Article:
A Tradition of Excellence since 1657

Principal Brenden Cusack Looks Forward to New Year

Brenden Cusack is proud of Huntington High School. It would be hard to find a more pro-student principal in the state. The longtime educator loves watching the building come to life each day and enjoys working with all the different personalities he comes across in hallways, classrooms and offices.

With a successful first year under his belt, Mr. Cusack is busy planning for his second year at the helm of a school that educates more than 1,400 students spread across grades 9-12.

“It has been a whirlwind for me in my first year as principal,” Mr. Cusack said. “The year went by very quickly and, as you might imagine, it was both challenging and rewarding. It has been a great experience working with students, faculty and parents at this new level and I’ve been fortunate to receive a lot of very positive feedback regarding year one. A number of items, such as the text-of-the-day, use of the courtyard and the senior breakfast were particularly well-received. These will certainly continue next year.”

Mr. Cusack spent three years as the high school’s assistant principal before taking over as principal from Carmela Leonardi, who retired in June 2015. He earned a Bachelor of Arts in education at SUNY New Paltz in 1995 and a Master of Science in adolescent education/English 7-12 at CUNY Queens College in 2002. He obtained a professional diploma in school administration and supervision at CUNY-Queens College in 2005.

Assistant Principals Joseph DiTroia and Gamal Smith are each entering their second year as high school administrators. Along with Mr. Cusack, the trio has worked hard with faculty and staff members and department directors and chairs to give students a first rate classroom and co-curricular experience.

“Our school climate survey, provided by Harvard, was re-administered this past June, and gains were noted in many of our target areas regarding empathy,” Mr. Cusack said. “We have, and always will have more work to do in this area as is the case with schools across the nation. You can never have too much love, compassion and empathy in a high school setting. Improving how we all care for one another will always be a top priority for me.”

A premium will continue to be placed on providing top-notch classroom education. The past year saw Huntington students win armfuls of regional, state and national awards. Class of 2016 members are heading off to dozens of top tier colleges and universities, including many that are among the most highly regarded in the country.

Instructional practices an area of focus

“Our instructional practices will remain an area of focus,” Mr. Cusack said. “Throughout the year, our faculty engaged in professional development and sharing of best practices in an effort to continuously improve instruction. At our monthly meetings, teachers presented their innovative work in using technology and methods of differentiated instruction. The practice of teachers sharing their work with each other, I believe, is a very positive and productive model. This, too, is something I hope to continue into the future. Our work with instructional technology will expand significantly as well, as the district’s one-to-one initiatives reach our students. Many faculty members have already begun training for how best to integrate technology into their instruction and this work will continue.”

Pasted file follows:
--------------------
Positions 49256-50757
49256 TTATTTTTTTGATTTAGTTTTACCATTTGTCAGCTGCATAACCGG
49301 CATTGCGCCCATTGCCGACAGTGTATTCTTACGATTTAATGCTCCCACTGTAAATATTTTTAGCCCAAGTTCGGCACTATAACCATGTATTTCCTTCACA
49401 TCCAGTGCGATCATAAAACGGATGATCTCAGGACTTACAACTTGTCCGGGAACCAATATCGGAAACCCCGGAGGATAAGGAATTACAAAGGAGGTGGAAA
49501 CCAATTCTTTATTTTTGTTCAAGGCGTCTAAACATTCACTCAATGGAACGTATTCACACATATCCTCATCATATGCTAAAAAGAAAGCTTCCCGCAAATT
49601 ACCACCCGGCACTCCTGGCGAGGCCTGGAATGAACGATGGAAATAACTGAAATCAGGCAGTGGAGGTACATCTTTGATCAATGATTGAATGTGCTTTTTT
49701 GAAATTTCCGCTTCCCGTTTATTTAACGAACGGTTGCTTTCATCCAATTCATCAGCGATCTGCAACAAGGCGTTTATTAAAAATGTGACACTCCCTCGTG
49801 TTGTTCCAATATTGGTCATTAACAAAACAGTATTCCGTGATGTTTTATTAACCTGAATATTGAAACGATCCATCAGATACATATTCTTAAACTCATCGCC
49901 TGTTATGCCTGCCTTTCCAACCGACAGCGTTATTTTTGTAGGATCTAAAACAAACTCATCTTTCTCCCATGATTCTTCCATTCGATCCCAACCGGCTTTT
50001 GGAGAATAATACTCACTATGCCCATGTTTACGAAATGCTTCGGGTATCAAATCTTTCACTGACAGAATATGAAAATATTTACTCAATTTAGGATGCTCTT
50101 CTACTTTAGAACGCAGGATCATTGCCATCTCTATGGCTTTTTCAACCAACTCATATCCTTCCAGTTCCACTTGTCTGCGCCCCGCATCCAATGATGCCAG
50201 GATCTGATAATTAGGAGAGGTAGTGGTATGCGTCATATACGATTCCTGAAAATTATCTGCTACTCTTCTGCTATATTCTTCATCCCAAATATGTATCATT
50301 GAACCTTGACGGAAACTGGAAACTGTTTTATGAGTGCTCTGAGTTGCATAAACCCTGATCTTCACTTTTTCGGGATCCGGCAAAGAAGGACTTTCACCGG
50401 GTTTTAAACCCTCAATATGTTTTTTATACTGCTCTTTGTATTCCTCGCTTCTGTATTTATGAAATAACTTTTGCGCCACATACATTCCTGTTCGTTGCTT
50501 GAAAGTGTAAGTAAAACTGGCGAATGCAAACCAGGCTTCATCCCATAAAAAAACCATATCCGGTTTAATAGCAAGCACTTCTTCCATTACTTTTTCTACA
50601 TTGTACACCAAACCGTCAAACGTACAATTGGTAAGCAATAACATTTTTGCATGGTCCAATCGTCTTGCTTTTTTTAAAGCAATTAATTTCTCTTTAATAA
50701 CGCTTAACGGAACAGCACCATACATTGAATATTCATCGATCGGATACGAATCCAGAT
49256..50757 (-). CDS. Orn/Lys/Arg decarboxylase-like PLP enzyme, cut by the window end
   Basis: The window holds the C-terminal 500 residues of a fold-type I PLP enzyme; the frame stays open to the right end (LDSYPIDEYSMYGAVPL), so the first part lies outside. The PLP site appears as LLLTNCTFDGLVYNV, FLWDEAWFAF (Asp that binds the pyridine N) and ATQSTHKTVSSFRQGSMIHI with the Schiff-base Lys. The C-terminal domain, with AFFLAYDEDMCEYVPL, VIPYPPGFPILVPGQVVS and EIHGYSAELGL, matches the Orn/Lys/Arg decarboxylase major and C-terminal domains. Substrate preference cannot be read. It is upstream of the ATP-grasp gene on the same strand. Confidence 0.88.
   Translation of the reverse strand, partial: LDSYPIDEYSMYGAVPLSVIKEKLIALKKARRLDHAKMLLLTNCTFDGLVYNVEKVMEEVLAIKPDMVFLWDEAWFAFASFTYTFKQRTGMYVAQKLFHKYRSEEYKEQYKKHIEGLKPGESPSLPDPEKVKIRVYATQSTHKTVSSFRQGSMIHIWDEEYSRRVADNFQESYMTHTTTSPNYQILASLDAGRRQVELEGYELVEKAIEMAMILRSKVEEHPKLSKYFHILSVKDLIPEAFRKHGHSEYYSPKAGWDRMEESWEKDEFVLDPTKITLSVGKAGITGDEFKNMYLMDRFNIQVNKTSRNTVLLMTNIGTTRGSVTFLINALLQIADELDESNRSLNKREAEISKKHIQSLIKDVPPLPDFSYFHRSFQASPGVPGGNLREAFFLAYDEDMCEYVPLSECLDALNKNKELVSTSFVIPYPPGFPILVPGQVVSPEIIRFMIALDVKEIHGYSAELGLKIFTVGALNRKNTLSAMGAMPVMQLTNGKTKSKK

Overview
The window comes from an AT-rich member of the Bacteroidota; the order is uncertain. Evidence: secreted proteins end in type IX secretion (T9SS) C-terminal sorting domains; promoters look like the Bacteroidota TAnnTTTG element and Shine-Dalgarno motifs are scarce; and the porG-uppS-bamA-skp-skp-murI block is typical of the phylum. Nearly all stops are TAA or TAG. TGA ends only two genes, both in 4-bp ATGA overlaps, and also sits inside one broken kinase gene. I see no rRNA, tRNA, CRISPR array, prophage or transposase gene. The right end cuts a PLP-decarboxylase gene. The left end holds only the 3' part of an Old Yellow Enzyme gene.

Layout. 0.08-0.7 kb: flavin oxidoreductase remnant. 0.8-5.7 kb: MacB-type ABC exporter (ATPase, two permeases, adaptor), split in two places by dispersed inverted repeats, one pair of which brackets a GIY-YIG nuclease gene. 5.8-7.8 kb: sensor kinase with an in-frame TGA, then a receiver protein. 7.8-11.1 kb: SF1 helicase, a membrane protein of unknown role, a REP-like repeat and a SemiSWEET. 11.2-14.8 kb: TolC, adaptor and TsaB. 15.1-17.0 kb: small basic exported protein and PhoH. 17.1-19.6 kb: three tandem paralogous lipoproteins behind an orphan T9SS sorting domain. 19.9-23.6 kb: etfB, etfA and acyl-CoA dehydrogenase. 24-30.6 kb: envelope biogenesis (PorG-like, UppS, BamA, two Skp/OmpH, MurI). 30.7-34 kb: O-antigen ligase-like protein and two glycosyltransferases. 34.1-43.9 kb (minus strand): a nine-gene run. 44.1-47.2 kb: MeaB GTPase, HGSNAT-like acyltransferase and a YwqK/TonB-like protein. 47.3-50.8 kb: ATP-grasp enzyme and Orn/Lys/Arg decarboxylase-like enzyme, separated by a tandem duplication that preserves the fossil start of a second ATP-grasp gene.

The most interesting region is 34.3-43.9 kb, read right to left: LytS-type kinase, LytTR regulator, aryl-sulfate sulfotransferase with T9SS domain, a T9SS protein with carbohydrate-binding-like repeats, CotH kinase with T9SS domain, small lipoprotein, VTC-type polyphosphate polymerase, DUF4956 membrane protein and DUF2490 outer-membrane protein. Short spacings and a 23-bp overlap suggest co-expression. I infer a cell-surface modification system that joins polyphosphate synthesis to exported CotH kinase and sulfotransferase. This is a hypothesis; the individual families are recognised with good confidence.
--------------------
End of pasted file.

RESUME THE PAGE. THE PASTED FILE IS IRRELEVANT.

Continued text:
Mr. Cusack is excited about the 2016/17 school year. “I plan to implement a Principal’s Cabinet, consisting of students from each grade level,” he said. “This will be an advisory committee representing the wide range of interests of our student body, who can engage in dialogue and action in an effort to continue to improve our school climate. Additionally, I plan to expand our use of student focus groups to this same end.”

The new school year is shaping up to be an exciting one at the high school. “There are plans to engage our students and community in learning more about digital citizenship,” Mr. Cusack said. “We scratched the surface this year with our viewing of the film, Screenagers, but I feel we all can learn much more about how to be safe in cyberspace and how to create a digital footprint that is positive and productive.”

Always plenty to do

There’s always plenty to do around the high school and Mr. Cusack and his two assistants are moving forward with a variety of initiatives. All three school leaders can be seen throughout the day moving about the building and interacting with students, faculty and staff members.

“One other area of focus resides with discipline,” said Mr. Cusack about the new school year. “I will be attending training with a team this summer in Restorative Practices and we will have some experts join us to share ideas with our faculty for a number of sessions this upcoming year. Restorative Practices may help us to expand our approach to discipline and give us additional tools to provide our students with the best support possible.”

As summer vacation grinds on, the finishing touches are being put on the building’s master schedule of classes and maintenance crews are cleaning all rooms. New lighting is set to be installed in coming weeks as every existing bulb in the school will be replaced with LEDs.

“While the summer months offer a much slower pace, considerable planning is already in the works for a great year ahead,” Mr. Cusack said. “I am so looking forward to year two as principal of Huntington High School!”

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